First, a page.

In 2005 Blackpool Council, in partnership with Age Concern, launched the Senior Voice Forum at the first Blackpool Older People’s Conference. The Senior Voice Forum was set up to bring together people aged 50+ who lived in Blackpool. Since then the Forum has gone from strength to strength and at the time of writing (November 2007) has around 120 members.

Membership is drawn from all over Blackpool and brings together a wide range of experience and expertise. The members of the Forum are increasingly being involved in planning and developing services in the Council and other agencies and are becoming a key force in the re-development of Blackpool.

In February 2006 representatives of the Senior Voice Forum met with the Council’s Senior Management Group and representatives of Blackpool Primary Care Trust. The meeting was facilitated by Better Government for Older People (BGOP) and Mervyn Eastman, UK Director of BGOP gave the key note speech. For the event the Senior Voice Forum produced a DVD in which older people discussed what they thought of Blackpool and the services available. Following the presentations there was a group work session facilitated by BGOP representatives and members of the Senior Voice group.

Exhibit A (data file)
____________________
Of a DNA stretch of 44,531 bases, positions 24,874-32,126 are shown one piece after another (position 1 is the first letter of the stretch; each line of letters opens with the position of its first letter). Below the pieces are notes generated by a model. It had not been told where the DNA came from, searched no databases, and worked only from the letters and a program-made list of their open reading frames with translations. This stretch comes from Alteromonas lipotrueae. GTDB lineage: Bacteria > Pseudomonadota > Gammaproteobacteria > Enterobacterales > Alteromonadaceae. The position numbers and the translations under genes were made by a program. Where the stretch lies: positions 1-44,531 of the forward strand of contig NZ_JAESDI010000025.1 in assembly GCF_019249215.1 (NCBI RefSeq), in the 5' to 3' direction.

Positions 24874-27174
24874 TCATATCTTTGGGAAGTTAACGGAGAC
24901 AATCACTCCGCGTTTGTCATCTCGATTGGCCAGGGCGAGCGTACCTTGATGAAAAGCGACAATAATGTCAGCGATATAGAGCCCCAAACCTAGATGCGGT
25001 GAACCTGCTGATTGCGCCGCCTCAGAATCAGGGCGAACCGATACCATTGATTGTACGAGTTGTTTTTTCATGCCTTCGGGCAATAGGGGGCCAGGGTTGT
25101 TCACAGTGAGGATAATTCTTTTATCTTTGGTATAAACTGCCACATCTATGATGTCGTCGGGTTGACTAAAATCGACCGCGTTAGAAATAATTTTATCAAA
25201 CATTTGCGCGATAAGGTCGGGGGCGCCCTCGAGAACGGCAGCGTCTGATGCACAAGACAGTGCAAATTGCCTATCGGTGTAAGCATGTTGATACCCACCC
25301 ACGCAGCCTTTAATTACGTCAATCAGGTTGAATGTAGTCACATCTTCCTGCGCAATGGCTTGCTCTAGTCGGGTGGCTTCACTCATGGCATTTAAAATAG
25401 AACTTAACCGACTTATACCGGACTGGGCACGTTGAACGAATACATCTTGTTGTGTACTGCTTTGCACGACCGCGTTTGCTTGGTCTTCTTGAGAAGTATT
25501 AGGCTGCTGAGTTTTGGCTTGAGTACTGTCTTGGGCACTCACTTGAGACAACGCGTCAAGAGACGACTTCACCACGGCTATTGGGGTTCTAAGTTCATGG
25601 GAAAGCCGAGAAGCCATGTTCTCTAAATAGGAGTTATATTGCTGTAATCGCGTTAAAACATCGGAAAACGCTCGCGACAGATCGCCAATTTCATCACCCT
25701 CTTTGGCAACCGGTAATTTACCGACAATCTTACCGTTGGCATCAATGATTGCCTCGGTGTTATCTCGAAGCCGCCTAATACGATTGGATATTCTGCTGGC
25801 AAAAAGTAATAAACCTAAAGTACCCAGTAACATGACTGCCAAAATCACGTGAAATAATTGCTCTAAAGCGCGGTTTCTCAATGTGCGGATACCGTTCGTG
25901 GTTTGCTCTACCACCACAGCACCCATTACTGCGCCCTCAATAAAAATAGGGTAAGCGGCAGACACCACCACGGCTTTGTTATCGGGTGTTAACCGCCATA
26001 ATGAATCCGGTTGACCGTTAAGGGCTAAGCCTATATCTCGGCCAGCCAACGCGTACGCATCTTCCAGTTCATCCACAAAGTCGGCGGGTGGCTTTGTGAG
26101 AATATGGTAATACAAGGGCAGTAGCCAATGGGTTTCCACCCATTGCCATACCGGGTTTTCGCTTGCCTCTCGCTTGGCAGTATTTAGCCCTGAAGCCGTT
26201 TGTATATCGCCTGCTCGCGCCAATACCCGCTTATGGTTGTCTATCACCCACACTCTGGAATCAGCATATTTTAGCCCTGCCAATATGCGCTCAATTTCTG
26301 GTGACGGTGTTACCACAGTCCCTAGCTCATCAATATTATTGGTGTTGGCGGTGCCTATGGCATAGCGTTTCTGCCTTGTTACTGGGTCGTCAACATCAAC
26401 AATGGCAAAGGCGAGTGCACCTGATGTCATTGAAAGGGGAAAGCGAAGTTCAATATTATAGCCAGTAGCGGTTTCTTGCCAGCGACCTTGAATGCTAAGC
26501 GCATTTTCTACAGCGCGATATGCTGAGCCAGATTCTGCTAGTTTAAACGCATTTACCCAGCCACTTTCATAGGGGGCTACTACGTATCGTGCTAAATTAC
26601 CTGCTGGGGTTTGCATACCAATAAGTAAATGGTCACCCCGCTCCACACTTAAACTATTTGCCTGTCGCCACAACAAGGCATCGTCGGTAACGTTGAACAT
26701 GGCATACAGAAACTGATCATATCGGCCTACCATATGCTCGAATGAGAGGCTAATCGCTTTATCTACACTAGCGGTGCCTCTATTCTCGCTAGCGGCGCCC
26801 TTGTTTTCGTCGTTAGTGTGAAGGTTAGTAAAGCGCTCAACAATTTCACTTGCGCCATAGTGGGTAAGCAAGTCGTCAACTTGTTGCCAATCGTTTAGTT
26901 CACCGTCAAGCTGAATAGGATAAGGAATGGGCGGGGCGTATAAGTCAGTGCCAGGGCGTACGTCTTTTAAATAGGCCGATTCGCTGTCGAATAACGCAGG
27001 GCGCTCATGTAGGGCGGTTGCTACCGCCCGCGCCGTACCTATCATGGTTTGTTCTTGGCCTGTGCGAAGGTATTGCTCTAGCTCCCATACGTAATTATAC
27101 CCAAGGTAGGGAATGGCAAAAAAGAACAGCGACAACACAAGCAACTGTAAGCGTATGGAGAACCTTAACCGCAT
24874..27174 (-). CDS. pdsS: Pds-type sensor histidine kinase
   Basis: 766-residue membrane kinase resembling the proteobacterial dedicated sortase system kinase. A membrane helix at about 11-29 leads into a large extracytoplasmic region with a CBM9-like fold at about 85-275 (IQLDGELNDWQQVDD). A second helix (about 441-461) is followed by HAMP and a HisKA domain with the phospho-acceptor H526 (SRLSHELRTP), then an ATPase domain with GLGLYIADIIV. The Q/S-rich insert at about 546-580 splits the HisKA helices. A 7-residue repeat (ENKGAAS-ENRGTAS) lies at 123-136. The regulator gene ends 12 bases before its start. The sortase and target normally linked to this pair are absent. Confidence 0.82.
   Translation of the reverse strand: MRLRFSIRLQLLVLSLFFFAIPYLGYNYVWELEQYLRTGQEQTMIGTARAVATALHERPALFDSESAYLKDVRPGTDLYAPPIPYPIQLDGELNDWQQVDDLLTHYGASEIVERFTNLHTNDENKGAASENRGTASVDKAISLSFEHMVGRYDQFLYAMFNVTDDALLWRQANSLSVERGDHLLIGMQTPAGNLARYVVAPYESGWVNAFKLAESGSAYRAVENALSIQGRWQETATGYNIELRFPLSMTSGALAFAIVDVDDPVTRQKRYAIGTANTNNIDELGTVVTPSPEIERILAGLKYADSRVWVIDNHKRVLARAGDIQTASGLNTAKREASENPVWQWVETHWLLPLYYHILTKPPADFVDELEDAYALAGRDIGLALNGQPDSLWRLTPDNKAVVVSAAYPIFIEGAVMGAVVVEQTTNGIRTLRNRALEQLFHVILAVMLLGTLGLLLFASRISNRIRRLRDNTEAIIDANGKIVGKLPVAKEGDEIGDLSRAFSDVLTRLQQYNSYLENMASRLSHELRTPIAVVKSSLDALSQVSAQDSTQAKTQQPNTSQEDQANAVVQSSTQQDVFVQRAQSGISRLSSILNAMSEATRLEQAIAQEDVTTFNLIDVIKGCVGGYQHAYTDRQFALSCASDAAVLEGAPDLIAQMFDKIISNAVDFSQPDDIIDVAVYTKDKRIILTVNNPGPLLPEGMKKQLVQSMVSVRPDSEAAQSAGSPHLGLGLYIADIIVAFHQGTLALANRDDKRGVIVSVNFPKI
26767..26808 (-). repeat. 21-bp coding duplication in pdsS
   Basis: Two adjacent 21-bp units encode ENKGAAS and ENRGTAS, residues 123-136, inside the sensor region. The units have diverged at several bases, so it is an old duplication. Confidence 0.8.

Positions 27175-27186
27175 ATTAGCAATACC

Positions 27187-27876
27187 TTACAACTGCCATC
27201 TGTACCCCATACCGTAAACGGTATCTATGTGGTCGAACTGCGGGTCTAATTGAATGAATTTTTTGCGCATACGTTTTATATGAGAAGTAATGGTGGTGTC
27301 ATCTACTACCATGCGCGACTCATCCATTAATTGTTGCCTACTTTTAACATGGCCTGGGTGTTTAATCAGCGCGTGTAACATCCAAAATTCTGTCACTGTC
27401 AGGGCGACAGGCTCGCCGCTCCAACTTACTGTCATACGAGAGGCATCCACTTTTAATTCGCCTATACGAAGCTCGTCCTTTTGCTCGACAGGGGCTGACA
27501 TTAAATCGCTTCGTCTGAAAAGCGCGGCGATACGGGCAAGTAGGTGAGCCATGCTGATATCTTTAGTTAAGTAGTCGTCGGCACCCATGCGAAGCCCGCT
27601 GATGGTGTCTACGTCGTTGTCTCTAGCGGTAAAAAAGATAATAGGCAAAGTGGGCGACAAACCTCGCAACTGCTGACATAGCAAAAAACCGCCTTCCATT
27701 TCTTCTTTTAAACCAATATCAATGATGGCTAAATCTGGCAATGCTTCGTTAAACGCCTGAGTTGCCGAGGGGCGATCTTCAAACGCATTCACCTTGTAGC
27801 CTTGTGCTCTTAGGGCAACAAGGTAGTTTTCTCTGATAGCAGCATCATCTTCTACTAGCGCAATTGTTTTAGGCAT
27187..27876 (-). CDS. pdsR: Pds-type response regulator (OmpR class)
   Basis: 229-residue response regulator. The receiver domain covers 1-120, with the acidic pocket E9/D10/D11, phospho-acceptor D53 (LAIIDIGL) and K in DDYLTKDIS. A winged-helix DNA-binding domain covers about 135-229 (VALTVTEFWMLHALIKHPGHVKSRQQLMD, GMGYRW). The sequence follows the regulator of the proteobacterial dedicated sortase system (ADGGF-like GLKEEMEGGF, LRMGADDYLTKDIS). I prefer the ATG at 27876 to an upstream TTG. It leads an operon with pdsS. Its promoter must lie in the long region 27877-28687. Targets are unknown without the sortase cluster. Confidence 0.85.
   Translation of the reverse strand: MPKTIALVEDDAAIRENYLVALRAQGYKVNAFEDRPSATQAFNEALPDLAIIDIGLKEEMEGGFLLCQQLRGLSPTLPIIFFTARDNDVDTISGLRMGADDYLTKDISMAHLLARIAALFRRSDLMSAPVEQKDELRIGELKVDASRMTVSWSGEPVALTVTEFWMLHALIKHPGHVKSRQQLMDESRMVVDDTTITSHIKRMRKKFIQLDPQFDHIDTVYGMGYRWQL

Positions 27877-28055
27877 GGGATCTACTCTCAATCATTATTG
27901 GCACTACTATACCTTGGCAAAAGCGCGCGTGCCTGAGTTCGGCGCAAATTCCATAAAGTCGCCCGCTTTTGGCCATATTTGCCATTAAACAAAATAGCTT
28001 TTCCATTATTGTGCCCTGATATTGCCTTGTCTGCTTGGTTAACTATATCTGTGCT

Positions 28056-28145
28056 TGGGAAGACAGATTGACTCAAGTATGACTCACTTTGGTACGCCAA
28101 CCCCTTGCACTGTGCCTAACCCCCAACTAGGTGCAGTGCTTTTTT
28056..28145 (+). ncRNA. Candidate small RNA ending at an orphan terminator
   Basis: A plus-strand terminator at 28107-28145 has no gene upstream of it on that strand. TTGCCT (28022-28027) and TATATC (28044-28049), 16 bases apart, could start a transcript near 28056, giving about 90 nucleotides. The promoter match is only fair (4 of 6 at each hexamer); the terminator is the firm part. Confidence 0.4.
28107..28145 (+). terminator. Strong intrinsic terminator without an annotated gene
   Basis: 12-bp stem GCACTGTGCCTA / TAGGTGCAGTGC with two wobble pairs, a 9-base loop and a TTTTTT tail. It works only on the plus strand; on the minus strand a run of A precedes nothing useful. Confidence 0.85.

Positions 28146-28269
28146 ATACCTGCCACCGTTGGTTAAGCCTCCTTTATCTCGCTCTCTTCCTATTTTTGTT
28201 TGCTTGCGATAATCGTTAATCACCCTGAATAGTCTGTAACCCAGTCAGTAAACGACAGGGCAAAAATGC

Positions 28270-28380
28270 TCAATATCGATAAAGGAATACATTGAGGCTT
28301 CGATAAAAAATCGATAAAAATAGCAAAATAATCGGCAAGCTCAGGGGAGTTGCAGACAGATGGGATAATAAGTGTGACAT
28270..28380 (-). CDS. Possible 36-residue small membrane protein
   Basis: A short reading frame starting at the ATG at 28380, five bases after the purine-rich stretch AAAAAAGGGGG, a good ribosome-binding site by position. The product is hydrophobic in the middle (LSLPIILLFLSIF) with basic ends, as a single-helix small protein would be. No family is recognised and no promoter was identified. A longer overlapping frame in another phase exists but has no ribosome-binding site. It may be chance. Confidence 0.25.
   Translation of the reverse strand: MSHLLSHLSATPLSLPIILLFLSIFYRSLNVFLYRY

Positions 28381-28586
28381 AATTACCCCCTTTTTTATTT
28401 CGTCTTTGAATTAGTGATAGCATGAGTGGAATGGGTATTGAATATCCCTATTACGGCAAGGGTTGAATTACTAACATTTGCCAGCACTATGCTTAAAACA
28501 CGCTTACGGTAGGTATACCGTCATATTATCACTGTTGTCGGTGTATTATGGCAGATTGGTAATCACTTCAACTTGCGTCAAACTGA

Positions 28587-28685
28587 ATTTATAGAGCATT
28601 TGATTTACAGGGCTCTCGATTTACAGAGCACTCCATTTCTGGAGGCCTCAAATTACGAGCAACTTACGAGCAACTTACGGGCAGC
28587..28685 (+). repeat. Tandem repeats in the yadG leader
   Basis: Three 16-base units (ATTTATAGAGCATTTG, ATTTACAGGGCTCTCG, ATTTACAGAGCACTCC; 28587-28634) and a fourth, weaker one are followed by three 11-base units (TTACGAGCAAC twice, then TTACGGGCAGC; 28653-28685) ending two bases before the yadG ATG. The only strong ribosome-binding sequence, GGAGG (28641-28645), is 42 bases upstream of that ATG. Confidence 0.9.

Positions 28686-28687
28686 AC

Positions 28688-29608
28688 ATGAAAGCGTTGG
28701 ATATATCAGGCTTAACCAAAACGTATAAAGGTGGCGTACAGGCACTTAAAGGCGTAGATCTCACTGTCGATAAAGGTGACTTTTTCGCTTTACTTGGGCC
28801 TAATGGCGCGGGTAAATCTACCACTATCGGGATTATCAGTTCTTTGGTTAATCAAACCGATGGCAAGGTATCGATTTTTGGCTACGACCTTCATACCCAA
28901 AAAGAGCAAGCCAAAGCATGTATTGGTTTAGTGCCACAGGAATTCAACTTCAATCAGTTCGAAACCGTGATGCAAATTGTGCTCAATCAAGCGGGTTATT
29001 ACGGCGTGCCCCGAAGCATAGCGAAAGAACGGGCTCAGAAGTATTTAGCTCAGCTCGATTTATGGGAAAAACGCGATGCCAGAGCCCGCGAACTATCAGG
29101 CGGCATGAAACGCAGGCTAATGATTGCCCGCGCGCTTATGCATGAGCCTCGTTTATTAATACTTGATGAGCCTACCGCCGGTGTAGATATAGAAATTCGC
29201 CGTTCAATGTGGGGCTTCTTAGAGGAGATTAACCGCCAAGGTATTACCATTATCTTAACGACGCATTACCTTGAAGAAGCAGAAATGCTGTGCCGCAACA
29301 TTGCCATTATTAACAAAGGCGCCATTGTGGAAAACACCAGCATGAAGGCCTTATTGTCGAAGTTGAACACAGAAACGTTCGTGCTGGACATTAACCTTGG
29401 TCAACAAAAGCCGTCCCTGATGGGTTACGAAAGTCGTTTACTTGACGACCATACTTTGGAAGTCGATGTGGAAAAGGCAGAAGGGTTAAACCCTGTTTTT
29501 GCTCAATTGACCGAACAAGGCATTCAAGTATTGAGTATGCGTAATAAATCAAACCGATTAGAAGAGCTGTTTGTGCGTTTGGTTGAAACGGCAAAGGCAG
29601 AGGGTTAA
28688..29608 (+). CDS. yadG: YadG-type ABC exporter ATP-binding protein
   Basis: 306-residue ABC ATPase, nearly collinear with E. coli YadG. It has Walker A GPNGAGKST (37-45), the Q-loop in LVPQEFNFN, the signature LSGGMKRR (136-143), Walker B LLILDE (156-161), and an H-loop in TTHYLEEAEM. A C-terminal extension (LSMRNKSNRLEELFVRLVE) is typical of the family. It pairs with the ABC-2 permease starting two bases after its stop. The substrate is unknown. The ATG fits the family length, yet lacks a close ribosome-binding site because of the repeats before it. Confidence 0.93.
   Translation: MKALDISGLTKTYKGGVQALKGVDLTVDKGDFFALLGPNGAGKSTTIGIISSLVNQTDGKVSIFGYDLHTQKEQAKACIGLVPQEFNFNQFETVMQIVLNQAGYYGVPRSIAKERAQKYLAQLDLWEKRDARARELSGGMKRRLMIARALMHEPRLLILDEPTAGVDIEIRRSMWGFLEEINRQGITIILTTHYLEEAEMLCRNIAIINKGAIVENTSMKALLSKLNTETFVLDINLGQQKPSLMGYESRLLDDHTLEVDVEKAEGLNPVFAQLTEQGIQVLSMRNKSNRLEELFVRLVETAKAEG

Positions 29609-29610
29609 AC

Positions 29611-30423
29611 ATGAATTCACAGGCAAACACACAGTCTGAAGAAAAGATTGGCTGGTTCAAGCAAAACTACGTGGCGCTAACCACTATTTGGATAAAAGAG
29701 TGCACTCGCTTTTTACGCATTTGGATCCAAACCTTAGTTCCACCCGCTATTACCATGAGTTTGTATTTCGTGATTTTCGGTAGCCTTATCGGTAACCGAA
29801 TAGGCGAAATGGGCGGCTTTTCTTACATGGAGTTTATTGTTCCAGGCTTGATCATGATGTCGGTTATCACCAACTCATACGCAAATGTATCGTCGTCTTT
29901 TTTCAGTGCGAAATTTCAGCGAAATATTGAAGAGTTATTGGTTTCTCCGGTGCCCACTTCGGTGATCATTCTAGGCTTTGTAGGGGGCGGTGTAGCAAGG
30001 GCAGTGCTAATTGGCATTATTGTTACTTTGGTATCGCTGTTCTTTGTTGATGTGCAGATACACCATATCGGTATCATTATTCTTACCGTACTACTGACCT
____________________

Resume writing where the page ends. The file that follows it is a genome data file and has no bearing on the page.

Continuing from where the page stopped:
The results of that workshop were taken to the second Older People’s Conference and a document produced that highlighted the differences between the Council’s view of what older people wanted and those of older people themselves.

The consultation work continued through 2006/07 and this document is the result of a number of workshops held between members of the Forum and officers or Blackpool Council, with representatives of other statutory, voluntary and private services.